Henpecked city dwellers dote on their backyard broods
By Carole Gieseke
Originally published in the spring 2015 issue of VISIONS
Ed Moran is cleaning chicken poop off of his back patio, a space he power-washed less than an hour ago.
“Welcome to the world of urban chickens,” he says, laughing. Moran (’99 horticulture) is part of a growing trend of city dwellers who keep a small flock of laying hens in their backyards.
“I keep tabs on the website http://www.backyardchickens.com,” says Christa Hartsook (A) (’98 Jlmc), a small-farms specialist for ISU Extension and Outreach. “In 2007 they started a small forum with 50 members. Three years later they were up to 50,000 members. Today’s membership is more than 300,000.”
Moran fell into chicken ownership quite by accident: The home he bought in a quiet Ames neighborhood had a small chicken operation in the backyard.
“I inherited chickens with the house,” he said. “It never crossed my mind to do this before.”
But Moran, like so many others, has embraced his backyard brood. Urban chicken enthusiasts build elaborate chicken habitats, obsess over the best mix of feed, debate chicken breeds, and celebrate the fresh, daily eggs they collect right outside their back doors. Motivation for starting a backyard flock can vary.
“Chickens represent a safe and small enterprise for people to begin in a backyard,” says Hartsook, who raises poultry herself. “Chickens don’t require large amounts of
space, are inexpensive, and are family friendly.”
Last spring, Amy Feller (L)(’97 transportation & logistics / German) got four chickens
as a gift for her birthday. “I’ve always wanted chickens,” she said. “I have at least 10 friends who have chickens.” Feller keeps the hens in a coop in her yard in New Braunfels, Texas, not far from San Antonio.
Torey Looft (PhD ’12 microbiology) and his wife, Sandra, an academic adviser in ISU’s
World Languages and Cultures Department, wanted their two young children to see where food comes from.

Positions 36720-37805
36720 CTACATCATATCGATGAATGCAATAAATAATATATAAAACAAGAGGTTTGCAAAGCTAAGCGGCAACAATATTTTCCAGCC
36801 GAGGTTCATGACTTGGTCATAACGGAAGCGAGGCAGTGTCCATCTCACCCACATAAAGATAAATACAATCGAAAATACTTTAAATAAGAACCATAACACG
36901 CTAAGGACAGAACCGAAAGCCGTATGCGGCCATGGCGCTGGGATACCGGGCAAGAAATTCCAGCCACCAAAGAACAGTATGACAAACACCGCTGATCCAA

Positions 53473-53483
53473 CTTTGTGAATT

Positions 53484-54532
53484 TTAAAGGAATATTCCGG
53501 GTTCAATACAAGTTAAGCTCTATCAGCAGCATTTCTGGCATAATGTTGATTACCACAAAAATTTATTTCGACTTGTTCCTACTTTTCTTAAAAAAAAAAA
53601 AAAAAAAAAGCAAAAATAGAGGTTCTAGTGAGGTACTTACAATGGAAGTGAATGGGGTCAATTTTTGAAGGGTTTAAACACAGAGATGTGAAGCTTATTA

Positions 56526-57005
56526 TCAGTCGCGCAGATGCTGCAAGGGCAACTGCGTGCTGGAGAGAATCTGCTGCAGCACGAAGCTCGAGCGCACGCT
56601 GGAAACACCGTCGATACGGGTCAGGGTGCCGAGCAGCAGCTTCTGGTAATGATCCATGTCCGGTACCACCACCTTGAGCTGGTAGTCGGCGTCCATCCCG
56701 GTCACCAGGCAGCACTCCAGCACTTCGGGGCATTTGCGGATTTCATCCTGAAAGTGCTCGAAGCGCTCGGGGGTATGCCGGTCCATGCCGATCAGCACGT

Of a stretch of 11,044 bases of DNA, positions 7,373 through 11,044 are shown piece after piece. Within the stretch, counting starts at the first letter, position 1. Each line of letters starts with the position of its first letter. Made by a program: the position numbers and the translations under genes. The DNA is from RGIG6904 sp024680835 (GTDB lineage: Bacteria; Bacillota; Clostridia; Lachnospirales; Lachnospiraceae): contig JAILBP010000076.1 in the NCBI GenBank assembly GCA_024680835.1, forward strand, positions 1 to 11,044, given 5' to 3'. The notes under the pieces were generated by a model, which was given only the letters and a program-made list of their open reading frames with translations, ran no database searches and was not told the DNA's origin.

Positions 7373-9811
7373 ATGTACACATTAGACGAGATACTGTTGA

“My grandparents had chickens, and I loved the baby chicks,” Sandra said. “I wanted to recreate that for my kids.”
Before embarking on their chicken project, the Loofts watched a documentary about urban chickens at Wheatsfield, a local food co-op in Ames. That made it more real – and exciting.
They bought a chicken coop crafted by Iowa State architectural design students, one of 20 sold at an auction in fall 2013 as part of a student design-build project. The structures had to meet the specific needs of chickens: space to live and space to range, a place to rest and a place to lay eggs, shade from the sun and shelter from the cold.
The heritage-breed hens in the Loofts’ backyard – the speckled Ameraucana, Rhode Island Reds, Buff Orpingtons, and New Hampshire Red – lay five or six eggs each day, enough to provide eggs for the family – with some to spare.
“We give the eggs as peace offerings to our neighbors, for having the chickens,” Torey
“It’s been a great way to meet my neighbors,” Moran agreed. “If I need anything, I can always give them a dozen eggs. There’s that community aspect.”
Carole Gieseke is the editor of VISIONS.
How to raise backyard chickens
By Andy Larson
What’s the first thing I should do before deciding to raise backyard chickens?
First, see if it’s legal. As the level of interest in raising backyard poultry continues to rise, more and more municipalities are either enforcing old ordinances pertaining to the keeping of “livestock” within city limits, or drafting new ordinances. You may need to apply for a permit. Second, in the interest of keeping the peace in the neighborhood, it would be worth talking to close neighbors about your idea of getting backyard chickens.
What are the main benefits of raising backyard chickens?